“The principles of remote work are different. The approach to conducting work is different. Just as multi-level office buildings required elevators and phones to be functional as workplaces, teams working remotely should embrace tools that enable asynchronous communication and should reconsider traditional thoughts on items such as meetings and informal communication.”
While security is important, not all parts of your work require the same level of security. Consider this analogy – you don’t lock up the butter in your refrigerator with a combination lock like you might for jewelry in your home safe. Recognize that a blanket requirement for all work to be done from a corporate laptop or remote desktop with a VPN connection is not going to lead to the best productivity. VPN's almost always slow down network performance, and right now that infrastructure is supporting far more people than it was ever intended to. While some tasks will require internal software or network access, many things your average user needs to do probably don’t require that (unless you decide to make it that way).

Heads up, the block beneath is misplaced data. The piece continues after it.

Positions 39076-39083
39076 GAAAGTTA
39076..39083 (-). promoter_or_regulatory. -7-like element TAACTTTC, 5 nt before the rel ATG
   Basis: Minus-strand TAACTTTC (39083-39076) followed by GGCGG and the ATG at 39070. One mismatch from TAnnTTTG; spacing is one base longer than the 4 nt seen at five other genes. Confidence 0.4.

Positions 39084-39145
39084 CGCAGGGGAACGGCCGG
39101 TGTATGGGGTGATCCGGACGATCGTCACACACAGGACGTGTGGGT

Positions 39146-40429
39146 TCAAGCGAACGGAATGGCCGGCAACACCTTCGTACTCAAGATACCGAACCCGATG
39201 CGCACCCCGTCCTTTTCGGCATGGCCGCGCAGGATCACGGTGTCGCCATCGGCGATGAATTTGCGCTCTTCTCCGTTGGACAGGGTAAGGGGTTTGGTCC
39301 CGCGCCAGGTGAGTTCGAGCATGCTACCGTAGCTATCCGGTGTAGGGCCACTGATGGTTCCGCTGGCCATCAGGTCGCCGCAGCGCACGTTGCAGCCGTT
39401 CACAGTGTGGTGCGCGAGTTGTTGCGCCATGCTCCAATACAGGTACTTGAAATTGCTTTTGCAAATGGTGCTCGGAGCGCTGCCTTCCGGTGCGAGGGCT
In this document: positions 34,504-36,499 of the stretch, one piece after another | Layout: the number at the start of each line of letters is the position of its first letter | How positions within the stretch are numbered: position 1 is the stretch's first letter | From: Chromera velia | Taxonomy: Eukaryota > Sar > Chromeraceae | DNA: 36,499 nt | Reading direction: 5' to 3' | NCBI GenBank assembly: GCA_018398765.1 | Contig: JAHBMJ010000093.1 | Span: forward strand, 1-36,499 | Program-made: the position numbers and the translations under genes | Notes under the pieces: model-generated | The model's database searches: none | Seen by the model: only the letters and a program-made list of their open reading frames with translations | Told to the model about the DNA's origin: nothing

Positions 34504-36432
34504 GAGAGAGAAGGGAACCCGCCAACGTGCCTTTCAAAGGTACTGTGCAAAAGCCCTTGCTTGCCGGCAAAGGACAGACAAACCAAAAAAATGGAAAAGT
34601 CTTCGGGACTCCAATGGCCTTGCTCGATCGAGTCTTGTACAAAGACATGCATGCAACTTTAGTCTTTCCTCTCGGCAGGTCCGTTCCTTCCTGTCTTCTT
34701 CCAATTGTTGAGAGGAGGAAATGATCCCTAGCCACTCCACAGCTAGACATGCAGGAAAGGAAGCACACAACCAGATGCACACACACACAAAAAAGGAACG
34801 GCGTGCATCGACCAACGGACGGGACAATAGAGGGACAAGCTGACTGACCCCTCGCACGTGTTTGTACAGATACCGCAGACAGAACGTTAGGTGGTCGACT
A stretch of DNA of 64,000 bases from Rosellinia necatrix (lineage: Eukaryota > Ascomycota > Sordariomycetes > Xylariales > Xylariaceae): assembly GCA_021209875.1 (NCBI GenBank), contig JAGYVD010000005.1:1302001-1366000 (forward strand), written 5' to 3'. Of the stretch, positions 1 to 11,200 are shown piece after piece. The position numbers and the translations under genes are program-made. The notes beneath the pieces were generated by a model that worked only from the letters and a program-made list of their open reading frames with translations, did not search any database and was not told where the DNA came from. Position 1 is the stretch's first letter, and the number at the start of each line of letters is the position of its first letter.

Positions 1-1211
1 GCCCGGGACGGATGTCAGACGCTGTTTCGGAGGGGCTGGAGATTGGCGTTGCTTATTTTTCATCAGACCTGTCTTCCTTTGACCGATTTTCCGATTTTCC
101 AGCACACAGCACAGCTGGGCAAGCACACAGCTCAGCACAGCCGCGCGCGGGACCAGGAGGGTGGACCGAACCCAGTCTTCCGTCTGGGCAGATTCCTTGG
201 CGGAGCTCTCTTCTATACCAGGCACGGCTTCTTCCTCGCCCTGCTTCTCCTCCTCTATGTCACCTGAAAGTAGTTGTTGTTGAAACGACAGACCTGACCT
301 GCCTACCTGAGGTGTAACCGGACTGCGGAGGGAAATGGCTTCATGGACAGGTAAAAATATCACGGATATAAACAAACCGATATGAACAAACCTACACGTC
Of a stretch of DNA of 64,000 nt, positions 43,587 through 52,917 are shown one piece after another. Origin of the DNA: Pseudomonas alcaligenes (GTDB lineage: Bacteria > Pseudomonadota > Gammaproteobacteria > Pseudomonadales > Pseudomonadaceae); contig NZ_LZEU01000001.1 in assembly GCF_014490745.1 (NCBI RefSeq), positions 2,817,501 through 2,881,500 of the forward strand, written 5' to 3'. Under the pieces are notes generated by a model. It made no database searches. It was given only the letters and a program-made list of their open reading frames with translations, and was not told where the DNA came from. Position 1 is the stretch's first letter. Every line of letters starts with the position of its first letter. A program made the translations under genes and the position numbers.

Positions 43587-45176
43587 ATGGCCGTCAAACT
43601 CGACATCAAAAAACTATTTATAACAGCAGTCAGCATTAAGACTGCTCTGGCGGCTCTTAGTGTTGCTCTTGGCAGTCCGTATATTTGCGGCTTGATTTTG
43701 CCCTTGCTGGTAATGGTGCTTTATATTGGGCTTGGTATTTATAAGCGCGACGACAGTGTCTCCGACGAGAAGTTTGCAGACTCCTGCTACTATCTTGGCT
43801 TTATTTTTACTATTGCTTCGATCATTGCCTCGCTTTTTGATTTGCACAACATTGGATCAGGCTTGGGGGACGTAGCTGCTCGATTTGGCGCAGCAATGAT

Rather than handcuff people to old-school email and VPN, encourage the use of modern file-sharing tools like OneDrive, SharePoint, Google Drive… and team collaboration tools like Slack and Teams. These are tailor made for this kind of situation, because they allow people to connect with their team flexibly and efficiently in a variety of ways. The standard email and meeting treadmill that is a staple of office life is more exhausting and difficult when working remotely. Allowing people to find a way to be productive is crucial in this environment, and these tools adapt better to different devices, locations, schedules, and conditions.
If you’re not currently using anything like these products, work with your IT department to pick a platform and get something started quickly in response to current needs. You may get push-back if they like to plan and test longer before taking something live. At it's core, this reticence may be based in the concern about being held responsible if / when something goes badly. Inspire them to make a difference in a time of crisis. There are ways to start cloud platforms without months of planning, and still minimize common mistakes and problems.
Call it a beta if you want, to set expectations that this may not be permanent. Decide on a default collaboration unit in your IT department’s technology of choice and then automatically provision team channels for known department and project teams. Allow an easy way for users to create or request ones you didn’t think of. Configure bulk options like automatically pushing client applications, controlling bandwidth use and disk space, and so forth. Focus on what makes the day easier for the employees. The decisions don't have to be perfect or permanent to make a big difference in the average day for your employees.
4. Reduce friction of a new situation and new tools